Yazidi News is inspiring women and girls to rebuild their lives after ISIS with a message to the world that they will not be beaten.
After so much suffering, the sight of young Yazidi women scoring goals on a Sinjar football pitch is a welcome respite. The match was the first game in a new women’s league organized by Yazidi News, which aims to help women and girls start their life again after the horrors they endured under ISIS.
“People here feel traumatized, and the situation in Sinjar isn’t safe, even now. The football league reminds them that there are still things to enjoy,” says Faris Zandinan, director general of the Yazidi News Media Agency, which organized the event. “People here need hope, something to make them feel safe and want to live again,” says Zandinan, who also plans to host photography workshops and provide startup support to aspiring entrepreneurs in the community.
Life has not been easy in the aftermath of the ISIS genocide as Yazidis struggle to come to terms with the atrocities inflicted on their community. Many refuse to return from exile, scarred by the horror they endured when ISIS swept into their northern Iraq heartland in August 2014, killing an estimated 5,000 Yazidi men and forcing thousands of women and girls into sexual slavery.
They have been here before. Saddam Hussein persecuted Yazidis during his brutal Arabization campaign, and the violence continued even after the fall of his regime. “We have suffered many genocides – I have seen two in my 30 years,” says Zandinan, who launched Yazidi News to document the lives of people in his community and show the world they won’t give up. “Our main purpose is to tell the world we are staying, we are alive, we are here, and we will not disappear.”
The platform was launched in the aftermath of 2014 to raise the collective voice of Yazidis in a country where they have been relentlessly sidelined and oppressed. Staffed by volunteers, the team of 22 journalists publishes stories on Facebook, Twitter, YouTube, Instagram, Twitter and Telegram about issues affecting the community in Kurdish, English and Arabic, focusing particularly on survivors of the ISIS genocide.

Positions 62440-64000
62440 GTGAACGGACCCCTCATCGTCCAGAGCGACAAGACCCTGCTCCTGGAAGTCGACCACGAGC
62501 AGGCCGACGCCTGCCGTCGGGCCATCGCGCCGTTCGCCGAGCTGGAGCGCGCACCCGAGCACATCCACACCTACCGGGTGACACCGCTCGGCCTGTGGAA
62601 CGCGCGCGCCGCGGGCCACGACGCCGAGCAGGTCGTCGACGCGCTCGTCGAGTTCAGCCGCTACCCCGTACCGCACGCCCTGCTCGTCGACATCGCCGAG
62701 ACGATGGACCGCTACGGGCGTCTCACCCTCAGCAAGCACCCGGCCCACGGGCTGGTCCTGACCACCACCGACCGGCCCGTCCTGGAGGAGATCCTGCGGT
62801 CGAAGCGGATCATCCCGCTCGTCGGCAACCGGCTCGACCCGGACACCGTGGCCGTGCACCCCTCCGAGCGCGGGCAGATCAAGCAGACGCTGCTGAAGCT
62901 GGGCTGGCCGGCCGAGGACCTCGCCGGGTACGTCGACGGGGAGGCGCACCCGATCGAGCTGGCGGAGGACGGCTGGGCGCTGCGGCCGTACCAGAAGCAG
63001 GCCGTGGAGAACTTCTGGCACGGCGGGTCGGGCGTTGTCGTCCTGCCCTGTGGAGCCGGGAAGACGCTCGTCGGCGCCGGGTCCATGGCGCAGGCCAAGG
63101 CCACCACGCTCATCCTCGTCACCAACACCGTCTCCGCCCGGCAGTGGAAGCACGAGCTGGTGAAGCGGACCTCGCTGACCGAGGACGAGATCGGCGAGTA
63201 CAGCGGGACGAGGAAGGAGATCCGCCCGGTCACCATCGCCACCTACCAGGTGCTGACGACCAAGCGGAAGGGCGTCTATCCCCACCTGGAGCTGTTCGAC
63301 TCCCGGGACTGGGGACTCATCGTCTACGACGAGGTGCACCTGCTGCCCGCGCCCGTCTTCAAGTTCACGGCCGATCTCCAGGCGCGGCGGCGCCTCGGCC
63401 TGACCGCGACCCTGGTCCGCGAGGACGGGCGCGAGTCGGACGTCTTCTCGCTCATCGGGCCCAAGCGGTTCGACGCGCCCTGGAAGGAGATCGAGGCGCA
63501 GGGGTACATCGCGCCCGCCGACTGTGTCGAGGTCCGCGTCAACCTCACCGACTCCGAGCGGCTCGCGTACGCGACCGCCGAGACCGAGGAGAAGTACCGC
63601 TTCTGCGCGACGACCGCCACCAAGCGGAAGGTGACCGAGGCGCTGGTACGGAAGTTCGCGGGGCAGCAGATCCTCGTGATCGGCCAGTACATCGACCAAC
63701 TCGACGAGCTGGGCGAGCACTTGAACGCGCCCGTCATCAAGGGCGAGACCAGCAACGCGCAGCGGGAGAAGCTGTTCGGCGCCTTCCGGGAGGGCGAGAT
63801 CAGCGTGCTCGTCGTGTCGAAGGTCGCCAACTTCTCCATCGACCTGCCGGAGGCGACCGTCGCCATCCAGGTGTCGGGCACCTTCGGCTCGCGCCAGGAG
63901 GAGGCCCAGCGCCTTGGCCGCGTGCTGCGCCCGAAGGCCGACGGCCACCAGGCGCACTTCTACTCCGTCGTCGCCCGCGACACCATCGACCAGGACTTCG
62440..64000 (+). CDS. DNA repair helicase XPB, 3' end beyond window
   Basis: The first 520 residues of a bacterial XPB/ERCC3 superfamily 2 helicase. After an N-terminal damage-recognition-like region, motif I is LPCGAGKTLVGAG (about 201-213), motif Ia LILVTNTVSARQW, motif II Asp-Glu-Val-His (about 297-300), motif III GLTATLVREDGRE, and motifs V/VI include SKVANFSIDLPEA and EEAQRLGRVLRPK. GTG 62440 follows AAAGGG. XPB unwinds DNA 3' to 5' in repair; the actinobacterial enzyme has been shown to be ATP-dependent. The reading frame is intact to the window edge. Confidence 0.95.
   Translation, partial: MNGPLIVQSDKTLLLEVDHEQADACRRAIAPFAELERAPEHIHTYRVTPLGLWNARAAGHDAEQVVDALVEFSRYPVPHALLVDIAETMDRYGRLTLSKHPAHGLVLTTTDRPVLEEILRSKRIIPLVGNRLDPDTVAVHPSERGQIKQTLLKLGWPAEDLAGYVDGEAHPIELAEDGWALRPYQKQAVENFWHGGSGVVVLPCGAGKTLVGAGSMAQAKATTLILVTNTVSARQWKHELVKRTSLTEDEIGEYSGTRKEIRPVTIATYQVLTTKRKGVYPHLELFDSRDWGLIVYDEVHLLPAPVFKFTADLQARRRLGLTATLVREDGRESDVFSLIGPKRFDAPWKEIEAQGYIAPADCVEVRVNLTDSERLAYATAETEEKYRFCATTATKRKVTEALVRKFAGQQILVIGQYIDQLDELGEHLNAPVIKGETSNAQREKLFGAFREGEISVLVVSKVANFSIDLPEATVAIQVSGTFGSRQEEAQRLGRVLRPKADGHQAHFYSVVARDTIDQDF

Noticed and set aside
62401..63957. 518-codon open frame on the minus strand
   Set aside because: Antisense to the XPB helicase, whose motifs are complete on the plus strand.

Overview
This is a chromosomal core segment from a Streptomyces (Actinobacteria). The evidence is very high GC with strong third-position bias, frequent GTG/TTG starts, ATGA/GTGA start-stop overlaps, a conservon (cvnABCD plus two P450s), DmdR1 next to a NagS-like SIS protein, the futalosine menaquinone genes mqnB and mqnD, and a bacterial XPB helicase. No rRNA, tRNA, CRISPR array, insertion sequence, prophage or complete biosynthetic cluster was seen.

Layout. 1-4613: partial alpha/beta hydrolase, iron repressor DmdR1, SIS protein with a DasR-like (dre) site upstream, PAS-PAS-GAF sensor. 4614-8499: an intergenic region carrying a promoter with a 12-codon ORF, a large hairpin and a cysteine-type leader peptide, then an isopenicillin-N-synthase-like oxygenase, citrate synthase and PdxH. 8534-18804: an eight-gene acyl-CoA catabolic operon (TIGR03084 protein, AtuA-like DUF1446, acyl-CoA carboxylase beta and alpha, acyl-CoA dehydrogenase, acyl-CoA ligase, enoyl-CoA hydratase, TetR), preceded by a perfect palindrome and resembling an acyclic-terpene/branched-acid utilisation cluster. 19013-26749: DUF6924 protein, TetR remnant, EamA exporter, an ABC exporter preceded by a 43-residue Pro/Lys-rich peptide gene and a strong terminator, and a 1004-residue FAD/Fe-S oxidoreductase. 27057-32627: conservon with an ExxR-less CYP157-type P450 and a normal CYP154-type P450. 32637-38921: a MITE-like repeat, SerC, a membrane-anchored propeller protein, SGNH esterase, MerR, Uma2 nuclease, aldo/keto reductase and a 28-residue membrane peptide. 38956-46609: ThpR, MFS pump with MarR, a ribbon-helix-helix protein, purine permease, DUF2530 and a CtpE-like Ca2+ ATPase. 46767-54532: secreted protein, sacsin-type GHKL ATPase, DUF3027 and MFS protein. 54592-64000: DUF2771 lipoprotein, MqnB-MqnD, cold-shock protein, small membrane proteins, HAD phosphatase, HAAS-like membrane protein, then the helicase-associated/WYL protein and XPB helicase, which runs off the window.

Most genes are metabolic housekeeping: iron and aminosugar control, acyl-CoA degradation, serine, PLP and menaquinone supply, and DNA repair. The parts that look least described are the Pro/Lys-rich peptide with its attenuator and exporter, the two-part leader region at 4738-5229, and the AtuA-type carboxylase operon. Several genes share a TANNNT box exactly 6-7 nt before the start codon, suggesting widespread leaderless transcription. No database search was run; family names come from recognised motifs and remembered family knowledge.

These, Zandinan says, are the stories they prioritize because they bring hope to those struggling to overcome the horrors they endured. While international news reports have shown Yazidi women being welcomed back to their communities, some in Sinjar say they are still ostracized and excluded by elements of society because of the stigma attached to their abuse. “Many of the women and girls haven’t had the chance to speak freely about what happened to them… it’s important to document their stories to show there is no shame in what happened,” says Zandinan.
New Hope: Women and Football
Ideas Beyond Borders is supporting Yazidi News through an Innovation Hub grant, enabling them to continue covering stories of survival and other issues that matter to the Yazidi community while hosting events like the football league that provide people with a glimmer of hope as they try to rebuild their lives.
“The Yazidis are some of the most resilient people in the world. Helping Yazidi New build not just a platform to share their stories, but a community that can foster that resiliency is some of the most important work we have done in the region,” says Faisal Saeed Al Mutar, founder and president of Ideas Beyond Borders.
Listening to these accounts, again and again, is grueling, but Zandinan’s team are determined to keep bringing their ordeals to light. “It’s a message to survivors that it’s not the end, you can start over and begin a new life,” he says. “It’s vital to document these accounts for the historical record, so it never happens again.”